As with all trips, there was some pre-departure hesitation before leaving for my cousin’s wedding in Costa Rica last week. Right at that metaphorical threshold which has “Go” on one side and “Stay” on the other, all the demons of habitude and hebetude rise from the nether regions of the psyche and insinuate themselves into your internal dialogue with such profound pronouncements as “Dude, it’s gonna cost you money”, or “It’s going to be so different — you sure you want that?” The tautological reasons, even though they generally come under the “It’s a feature, silly, not a bug” heading, seem strangely compelling at the moment you’re about to plunk down hundreds of hard-loaned bucks and several days of life for what is basically a deliberate venture into the unknown. For such occasions, it’s handy to have a rule to live by (rules being, in my book, what you use only when common sense fails). My rule is simple: When in doubt, go. So go I did.
The 1.05am departure from LAX arrived in San Jose’s Juan Santamaria Airport to a blazing 8am sunshine through crisp skies, resulting in an industrial-strength reset of my circadian clock by a solid 2 hours. The airport is named after the wily drummer boy who torched the wooden fort where the crazed invader William Walker had taken refuge in February 1856. Walker fled as a result, Costa Rica was saved — and the boy
perished. A big bronze statue right at the airport’s entrance commemorates his bravery.
It turned out that I would need a dose of his bravery sooner
rather than later as I tried to figure out how to get to Quepos/Manuel Antonio
from where I was standing next to the statue.
Quepos is 3.5 hours away from the San Jose airport, and there are many
ways to get there, ranging from the costly ($100/person for private shuttle),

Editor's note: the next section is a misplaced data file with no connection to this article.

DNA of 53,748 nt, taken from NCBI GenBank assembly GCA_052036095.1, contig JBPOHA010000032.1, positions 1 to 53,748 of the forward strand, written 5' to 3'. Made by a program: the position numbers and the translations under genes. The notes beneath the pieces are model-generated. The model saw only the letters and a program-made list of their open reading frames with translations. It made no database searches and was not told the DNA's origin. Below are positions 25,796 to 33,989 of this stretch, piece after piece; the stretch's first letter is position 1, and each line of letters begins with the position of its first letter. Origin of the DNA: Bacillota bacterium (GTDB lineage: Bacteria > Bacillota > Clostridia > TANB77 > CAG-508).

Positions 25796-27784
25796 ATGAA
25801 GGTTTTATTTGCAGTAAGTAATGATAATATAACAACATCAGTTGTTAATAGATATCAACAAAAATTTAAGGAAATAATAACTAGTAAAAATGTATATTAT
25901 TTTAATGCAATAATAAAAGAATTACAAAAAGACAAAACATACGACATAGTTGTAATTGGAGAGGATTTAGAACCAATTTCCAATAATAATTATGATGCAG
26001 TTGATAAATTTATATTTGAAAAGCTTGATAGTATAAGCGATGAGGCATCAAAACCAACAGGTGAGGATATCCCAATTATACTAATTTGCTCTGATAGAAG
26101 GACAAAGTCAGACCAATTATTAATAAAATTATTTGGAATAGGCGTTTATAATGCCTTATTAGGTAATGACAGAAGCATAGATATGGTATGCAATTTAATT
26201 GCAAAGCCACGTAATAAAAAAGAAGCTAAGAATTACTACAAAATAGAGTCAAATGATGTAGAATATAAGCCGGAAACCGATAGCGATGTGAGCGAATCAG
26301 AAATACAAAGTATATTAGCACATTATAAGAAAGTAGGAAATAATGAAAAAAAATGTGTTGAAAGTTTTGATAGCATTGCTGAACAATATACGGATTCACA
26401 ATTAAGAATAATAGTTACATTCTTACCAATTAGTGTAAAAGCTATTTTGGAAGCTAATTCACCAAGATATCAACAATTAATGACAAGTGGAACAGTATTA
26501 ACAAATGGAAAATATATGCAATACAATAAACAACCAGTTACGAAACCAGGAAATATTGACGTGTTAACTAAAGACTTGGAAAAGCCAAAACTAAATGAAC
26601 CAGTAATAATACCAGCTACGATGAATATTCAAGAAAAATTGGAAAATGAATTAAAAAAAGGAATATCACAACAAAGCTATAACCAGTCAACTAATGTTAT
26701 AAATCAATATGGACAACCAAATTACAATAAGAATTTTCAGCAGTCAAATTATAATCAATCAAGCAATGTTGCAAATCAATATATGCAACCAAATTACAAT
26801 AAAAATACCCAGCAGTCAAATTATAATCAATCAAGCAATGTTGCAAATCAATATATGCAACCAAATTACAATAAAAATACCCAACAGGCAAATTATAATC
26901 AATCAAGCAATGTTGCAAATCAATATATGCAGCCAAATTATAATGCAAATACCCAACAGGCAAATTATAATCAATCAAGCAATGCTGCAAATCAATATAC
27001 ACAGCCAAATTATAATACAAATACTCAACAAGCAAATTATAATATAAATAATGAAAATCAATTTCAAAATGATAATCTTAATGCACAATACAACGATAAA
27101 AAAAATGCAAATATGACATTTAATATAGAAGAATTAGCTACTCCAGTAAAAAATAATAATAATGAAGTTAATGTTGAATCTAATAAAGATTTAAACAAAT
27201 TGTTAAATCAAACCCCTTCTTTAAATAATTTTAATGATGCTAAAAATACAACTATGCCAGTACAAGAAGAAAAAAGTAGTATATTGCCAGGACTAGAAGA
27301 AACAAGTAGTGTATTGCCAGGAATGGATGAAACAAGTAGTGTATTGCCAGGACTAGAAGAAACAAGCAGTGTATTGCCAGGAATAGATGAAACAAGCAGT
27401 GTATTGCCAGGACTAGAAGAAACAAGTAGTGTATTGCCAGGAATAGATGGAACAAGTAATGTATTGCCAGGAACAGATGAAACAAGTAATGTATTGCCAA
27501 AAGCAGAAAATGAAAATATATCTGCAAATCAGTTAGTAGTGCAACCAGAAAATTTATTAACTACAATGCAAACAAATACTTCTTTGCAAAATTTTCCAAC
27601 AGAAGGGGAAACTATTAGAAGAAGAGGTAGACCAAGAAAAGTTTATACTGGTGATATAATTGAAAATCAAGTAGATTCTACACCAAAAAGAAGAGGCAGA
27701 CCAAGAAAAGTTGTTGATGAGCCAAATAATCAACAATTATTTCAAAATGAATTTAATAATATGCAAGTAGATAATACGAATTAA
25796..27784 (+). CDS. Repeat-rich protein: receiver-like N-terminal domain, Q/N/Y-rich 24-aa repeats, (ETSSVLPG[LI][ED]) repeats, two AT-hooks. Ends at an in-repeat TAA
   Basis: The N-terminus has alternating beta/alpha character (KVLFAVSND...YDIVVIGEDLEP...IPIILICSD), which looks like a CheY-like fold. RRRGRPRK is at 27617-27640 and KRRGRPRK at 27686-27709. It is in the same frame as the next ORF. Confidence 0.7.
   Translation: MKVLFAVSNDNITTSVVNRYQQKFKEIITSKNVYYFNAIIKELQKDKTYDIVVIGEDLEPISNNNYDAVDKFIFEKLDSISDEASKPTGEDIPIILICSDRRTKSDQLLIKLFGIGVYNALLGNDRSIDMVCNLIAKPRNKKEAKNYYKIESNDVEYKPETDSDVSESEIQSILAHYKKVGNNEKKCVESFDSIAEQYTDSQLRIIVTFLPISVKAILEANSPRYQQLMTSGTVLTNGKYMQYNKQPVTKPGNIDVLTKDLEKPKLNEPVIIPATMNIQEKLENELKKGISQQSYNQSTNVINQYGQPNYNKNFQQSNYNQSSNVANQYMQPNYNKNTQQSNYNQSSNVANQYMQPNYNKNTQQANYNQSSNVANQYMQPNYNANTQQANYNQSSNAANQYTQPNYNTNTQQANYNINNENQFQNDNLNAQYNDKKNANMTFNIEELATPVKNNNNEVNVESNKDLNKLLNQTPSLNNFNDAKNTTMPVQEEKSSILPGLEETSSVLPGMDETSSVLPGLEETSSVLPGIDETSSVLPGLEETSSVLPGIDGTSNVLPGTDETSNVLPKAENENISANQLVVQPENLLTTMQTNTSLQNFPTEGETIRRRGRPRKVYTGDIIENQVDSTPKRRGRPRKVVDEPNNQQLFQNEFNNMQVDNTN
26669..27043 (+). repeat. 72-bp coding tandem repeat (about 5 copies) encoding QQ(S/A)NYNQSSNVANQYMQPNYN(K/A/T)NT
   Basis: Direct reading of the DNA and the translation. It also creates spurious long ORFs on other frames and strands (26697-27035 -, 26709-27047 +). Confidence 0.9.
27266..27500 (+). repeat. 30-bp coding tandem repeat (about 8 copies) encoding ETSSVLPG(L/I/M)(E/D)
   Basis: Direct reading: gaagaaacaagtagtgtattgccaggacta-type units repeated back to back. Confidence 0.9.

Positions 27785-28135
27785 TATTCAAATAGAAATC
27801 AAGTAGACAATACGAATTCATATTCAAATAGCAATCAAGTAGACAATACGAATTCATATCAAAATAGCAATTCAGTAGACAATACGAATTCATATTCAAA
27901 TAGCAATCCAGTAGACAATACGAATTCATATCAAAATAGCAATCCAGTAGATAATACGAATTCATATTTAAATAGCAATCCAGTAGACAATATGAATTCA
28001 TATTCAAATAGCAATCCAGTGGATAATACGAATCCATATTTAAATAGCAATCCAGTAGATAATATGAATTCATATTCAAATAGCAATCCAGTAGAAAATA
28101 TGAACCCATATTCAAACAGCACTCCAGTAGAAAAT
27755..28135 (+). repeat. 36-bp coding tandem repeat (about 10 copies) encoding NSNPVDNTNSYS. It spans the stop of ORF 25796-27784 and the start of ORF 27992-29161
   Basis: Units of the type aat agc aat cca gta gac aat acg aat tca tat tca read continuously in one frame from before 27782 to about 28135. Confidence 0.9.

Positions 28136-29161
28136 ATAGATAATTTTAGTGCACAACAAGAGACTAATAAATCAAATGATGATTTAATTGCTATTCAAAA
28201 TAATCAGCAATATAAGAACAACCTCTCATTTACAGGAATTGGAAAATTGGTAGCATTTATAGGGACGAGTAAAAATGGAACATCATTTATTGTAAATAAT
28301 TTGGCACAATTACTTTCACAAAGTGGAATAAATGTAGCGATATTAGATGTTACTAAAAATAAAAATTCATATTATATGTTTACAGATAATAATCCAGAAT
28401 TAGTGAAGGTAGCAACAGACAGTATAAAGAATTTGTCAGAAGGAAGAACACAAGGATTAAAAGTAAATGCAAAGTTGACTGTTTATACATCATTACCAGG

to the reasonable ($53 each way on a commuter plane), to the dirt cheap ($4.60
on the bus). I decided that the bus was
the way to go, partially because it seemed like the scenic route and also the
way to get a taste of how locals live (I also wasn’t aware of the other modes
of transport until later, but work with me here). You’re either a traveler or a tourist, and
the traveler always chooses lumpiness.
Traveler tendencies notwithstanding, the biological
imperative of sleep knocked me out for most of the bus ride in spite of the
tight confines, rumble of the diesel engine and general bumpitude. Luckily, I was wide awake when we were
crossing a river way down thar on this bridge remarkable for being made
entirely of rust. This was definitely
not a pomegranate-juice guzzling kind of bridge. As the words “Ohhhh my god”
unconsciously passed over my lips while looking down, I had a renewed
appreciation of the meaning of faith (i.e. you’re stuck — deal with it, buddy). Luckily, with the help of the copious concern
rays sent from my forehead, the bridge held up just fine. And I didn’t even ask the rest of the bus
passengers to thank me — safe passage was its own reward, hallelujah and
amen. Later I found out that the expats
in the area (and some of the locals) actually call it the Oh My God Bridge.
Eventually I found the way to my small, brand-spanking new
hotel right at the entrance to Manuel Antonio National Park. Mike, a former attorney from Los Angeles,
opened up La Posada Jungle in April 2005, and its amenities, cleanliness and
reasonable price already make it a favorite with the guidebooks. La Posada even has its own dedicated troupe
of white-faced capuchin monkeys who dropped by daily around 3pm to hang around
(ha) and perhaps score some bananas from us.
Look the place up at www.laposadajungle.com and tell ’em I sent ya.
Every trip has its own character, even when you’re going to
a repeat destination. My first time in
Costa Rica in December 2001 was a more circumscribed affair, centered around a
weeklong retreat where we didn’t have to touch any money. So this second swing was bound to give me a